The more shows become dependent on tightly-booked celebrities, the more likely that some fans will get the runaround. It’s already astounding to me how much some fans will put up with – and spend – to get a few seconds and a photo with a famous media personality. But when cons lose control of this process, either because they are not following through on little details like whether the photos actually came out properly, or because they are having a behind-the-scenes business dispute with their talent, as happened at Houston’s Space City Comic Con a few weeks ago, it’s the fans who suffer.

(2) THREE BODY. Carl Slaughter delivers another awesome interview: “Liu Cixin, The 3 Body Problem, and the Growth of SF in China”. Where? Here!

CARL SLAUGHTER: Why was science fiction not taken seriously in China until several years ago?

LIU CIXIN: Actually, the 80s was a peak period for Chinese science fiction.  Some books during that period sold as many as 4 million copies.  When public officials deemed parts of science fiction socially unhealthy, publishers went through a slump.  In the 21st century, science fiction in China made a comeback.  This might be related to China’s modernization.  Modernization focuses people’s attention on the future.  They see the future as full of opportunities, as well as crisis and challenges.  This set the stage for the development of science fiction and an interest in this literary form.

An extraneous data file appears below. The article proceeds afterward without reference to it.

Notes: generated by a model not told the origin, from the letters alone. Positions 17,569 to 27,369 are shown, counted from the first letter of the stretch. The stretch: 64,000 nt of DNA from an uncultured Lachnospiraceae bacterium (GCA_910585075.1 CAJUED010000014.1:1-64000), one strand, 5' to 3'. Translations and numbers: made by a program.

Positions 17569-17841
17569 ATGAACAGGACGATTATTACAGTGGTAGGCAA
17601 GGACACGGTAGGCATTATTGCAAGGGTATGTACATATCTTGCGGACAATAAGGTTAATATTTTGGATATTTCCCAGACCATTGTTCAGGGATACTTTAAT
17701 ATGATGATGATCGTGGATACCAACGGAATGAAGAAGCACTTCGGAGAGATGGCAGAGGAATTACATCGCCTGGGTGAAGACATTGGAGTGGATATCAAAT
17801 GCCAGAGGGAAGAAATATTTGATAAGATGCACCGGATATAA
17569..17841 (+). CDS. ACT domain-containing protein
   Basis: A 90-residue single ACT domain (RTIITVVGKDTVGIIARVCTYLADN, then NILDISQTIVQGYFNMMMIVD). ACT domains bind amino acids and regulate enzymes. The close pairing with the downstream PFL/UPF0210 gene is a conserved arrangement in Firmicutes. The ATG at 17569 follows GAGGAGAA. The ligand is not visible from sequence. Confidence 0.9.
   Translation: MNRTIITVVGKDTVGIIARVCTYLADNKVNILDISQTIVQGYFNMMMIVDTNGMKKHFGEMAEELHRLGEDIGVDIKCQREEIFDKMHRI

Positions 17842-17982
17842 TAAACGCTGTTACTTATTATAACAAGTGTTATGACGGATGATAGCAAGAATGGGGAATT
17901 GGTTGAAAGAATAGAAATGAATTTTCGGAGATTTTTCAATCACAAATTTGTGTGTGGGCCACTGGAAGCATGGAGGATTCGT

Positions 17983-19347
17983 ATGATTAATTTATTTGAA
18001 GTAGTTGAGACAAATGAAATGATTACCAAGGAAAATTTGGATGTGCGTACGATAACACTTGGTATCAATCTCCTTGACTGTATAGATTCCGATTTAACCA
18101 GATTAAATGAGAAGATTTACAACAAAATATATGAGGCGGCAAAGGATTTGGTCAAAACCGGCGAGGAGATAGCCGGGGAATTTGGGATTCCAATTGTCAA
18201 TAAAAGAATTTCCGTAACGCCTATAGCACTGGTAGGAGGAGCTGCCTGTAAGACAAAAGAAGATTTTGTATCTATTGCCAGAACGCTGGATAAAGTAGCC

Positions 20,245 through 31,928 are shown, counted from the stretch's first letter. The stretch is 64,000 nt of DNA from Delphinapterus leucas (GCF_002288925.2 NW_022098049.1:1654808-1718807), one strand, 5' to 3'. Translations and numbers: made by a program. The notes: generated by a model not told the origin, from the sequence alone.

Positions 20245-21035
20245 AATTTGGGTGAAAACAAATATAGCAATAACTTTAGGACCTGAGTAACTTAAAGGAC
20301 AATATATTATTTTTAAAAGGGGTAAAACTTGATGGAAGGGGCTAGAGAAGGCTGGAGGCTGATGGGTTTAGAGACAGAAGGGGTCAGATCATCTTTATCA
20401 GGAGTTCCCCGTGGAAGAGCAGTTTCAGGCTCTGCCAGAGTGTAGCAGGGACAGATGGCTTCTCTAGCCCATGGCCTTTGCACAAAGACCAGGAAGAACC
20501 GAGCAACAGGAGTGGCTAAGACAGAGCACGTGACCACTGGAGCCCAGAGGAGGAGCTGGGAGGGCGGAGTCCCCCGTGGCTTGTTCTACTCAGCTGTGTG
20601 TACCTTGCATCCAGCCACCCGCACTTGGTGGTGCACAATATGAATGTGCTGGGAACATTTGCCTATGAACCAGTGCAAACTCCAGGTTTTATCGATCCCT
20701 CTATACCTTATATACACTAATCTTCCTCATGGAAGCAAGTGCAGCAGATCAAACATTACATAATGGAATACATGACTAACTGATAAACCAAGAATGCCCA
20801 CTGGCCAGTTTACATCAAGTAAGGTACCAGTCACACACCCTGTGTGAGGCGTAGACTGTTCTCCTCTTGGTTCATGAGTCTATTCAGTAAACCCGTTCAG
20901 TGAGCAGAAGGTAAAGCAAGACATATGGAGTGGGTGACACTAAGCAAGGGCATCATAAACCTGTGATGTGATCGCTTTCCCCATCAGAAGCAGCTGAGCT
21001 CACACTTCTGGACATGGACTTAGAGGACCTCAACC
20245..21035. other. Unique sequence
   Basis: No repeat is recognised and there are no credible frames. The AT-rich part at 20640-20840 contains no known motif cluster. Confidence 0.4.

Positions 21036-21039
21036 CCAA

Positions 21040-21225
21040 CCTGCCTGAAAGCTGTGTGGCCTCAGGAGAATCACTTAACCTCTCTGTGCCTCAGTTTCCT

(3) GAMER. In “Guest Post: Better Sci-Fi Through Gaming, by Yoon Ha Lee”, the author talks about growing up gaming, for the B&N Sci-Fi & Fantasy Blog.

Not that I needed writing a novel an excuse to play games, mind you. But it made for useful background. One of the major characters in the novel basically is a game designer; he comes  from the Shuos faction, which likes using games and game design in its pedagogy. It’s something I can trace back to my excellent 8th grade teacher Mr. Capin, who taught social studies and made use of simulations. I’ll never forget the Middle East sim, in which the class was divided up into different nations. I was assigned to “Israel.” Mr. Capin also played the role of the USA, and from time to time, the “USA” would drop “foreign aid” on us. The other groups hated us instantly. Another time, we did the “Roman Senate,” with Mr. Capin playing the role of “Julius Caesar.” He gave me the opportunity to try to stop him, so long as I didn’t spoil what was to come. I was insufficiently persuasive, and he assassinated me. (I have never been prouder to have a teacher announce, “Senator Yoon is dead.” God knows, that’s the closest I’ll ever come to a government position!) It was very visceral, and I’ve never forgotten how vivid the lessons became in that format.